Give More Texans the Ability to Clear Their Records to Improve Their Stability and Self-Sufficiency

Policy Background

Approximately 9 million people in Texas have a criminal record that is not sealed.1 People with past involvement in the criminal punishment system face immense challenges finding stable housing, getting a job, and accessing other services due to their record. Orders of nondisclosure, which are available for people with certain offenses, can seal the record from all but some government agencies, law enforcement, and select employers, such as schools.

Proposed Solution

Texas leaders should enact “Clean Slate” legislation:

  • Automate criminal record nondisclosure for qualifying offenses. Given that the process for obtaining nondisclosure can be arduous and costly, this will save valuable time and court resources, as well as prevent eligible people from having to pay fees and attorney costs.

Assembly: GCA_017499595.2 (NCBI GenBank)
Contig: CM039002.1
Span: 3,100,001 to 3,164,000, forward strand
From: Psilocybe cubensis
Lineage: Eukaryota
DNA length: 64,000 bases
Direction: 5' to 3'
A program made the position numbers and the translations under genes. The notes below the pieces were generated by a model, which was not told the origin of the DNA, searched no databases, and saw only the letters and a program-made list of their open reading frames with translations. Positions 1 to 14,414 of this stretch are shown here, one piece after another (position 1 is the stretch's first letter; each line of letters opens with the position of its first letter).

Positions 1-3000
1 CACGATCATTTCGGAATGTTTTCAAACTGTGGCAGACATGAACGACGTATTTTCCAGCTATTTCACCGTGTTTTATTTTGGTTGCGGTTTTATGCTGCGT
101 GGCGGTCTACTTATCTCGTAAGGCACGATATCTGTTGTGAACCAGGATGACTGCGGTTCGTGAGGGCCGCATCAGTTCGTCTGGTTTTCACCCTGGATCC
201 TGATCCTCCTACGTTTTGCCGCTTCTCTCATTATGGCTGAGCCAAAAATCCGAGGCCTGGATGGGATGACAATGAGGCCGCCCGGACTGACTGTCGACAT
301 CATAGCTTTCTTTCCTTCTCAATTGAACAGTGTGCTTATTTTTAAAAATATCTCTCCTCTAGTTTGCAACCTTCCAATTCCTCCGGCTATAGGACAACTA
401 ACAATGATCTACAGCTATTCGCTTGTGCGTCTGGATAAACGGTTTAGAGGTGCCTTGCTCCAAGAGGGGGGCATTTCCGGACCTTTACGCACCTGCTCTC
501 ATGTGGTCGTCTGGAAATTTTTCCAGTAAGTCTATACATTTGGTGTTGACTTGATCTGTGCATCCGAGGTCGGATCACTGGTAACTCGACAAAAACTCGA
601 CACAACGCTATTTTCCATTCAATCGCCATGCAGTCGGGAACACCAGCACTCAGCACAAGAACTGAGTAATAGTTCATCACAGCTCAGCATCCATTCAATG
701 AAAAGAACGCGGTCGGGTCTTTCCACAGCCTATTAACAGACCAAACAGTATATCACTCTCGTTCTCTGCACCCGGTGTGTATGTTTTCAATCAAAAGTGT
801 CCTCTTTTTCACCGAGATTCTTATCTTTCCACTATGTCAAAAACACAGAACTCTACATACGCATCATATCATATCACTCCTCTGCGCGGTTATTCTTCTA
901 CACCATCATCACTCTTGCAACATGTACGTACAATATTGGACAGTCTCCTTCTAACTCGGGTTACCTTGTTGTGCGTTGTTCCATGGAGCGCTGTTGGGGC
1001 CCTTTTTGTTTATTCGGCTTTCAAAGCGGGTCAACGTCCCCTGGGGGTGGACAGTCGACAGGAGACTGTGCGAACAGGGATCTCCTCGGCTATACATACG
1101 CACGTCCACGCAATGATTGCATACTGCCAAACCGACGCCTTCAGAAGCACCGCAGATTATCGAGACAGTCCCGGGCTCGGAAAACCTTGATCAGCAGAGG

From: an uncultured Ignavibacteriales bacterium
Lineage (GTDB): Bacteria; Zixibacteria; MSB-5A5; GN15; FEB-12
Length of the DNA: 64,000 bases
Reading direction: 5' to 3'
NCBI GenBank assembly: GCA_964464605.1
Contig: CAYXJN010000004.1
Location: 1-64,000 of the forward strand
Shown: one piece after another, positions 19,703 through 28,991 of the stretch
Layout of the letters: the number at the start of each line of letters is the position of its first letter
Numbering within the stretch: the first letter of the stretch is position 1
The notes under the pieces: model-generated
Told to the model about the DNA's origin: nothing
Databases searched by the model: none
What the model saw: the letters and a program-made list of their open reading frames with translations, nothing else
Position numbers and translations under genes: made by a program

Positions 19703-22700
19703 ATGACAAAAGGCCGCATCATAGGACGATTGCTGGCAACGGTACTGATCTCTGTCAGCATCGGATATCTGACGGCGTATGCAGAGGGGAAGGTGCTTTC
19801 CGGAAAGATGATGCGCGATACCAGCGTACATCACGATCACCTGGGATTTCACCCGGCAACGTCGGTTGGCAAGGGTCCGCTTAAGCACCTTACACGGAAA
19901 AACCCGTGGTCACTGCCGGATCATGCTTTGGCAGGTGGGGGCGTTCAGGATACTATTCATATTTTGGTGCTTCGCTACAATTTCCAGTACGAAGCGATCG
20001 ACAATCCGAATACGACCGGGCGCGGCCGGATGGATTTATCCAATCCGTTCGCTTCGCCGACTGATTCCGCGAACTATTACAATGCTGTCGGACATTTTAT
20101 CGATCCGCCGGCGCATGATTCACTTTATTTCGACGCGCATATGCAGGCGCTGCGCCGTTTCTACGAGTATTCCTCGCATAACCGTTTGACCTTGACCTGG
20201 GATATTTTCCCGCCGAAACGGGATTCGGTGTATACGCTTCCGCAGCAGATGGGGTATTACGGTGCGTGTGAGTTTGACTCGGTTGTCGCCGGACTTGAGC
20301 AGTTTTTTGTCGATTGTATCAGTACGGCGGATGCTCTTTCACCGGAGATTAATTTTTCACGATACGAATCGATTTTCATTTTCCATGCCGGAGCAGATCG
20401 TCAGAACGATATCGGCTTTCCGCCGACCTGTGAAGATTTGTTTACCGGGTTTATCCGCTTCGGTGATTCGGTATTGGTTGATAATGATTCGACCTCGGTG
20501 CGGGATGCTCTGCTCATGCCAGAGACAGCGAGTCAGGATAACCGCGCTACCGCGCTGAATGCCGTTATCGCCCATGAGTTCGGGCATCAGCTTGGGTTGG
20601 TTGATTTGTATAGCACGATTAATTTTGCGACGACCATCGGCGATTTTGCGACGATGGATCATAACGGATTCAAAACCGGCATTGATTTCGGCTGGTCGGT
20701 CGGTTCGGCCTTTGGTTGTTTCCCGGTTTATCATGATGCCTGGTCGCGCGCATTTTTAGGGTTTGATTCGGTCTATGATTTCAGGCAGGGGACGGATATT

• Extend eligibility for nondisclosure to certain misdemeanors and state jail felonies.
  • Remove the ability of 33 state agencies to view people’s records.

Texas leaders should also take a further step and pass “New Wings” legislation:

  • Expand eligibility for nondisclosure to certain felonies to help more people access jobs and housing.
  • Shorten the waiting periods for nondisclosure, depending on the offense.

Relevant Bills

Clean Slate

  • Bill Number: HB 399 [Collier]
    Bill Caption: Relating to automatic orders of nondisclosure of criminal history record information for certain misdemeanor defendants following successful completion of a period of deferred adjudication community supervision.

New Wings

  • Bill Number: HB 283 [Jarvis Johnson]
    Bill Caption: Relating to the eligibility of certain criminal defendants for an order of nondisclosure of criminal history record information.

Other Materials


1 TimeDone, "TimeDone Day 2022—Texas-at-a-Glance"; fact sheet available upon request.

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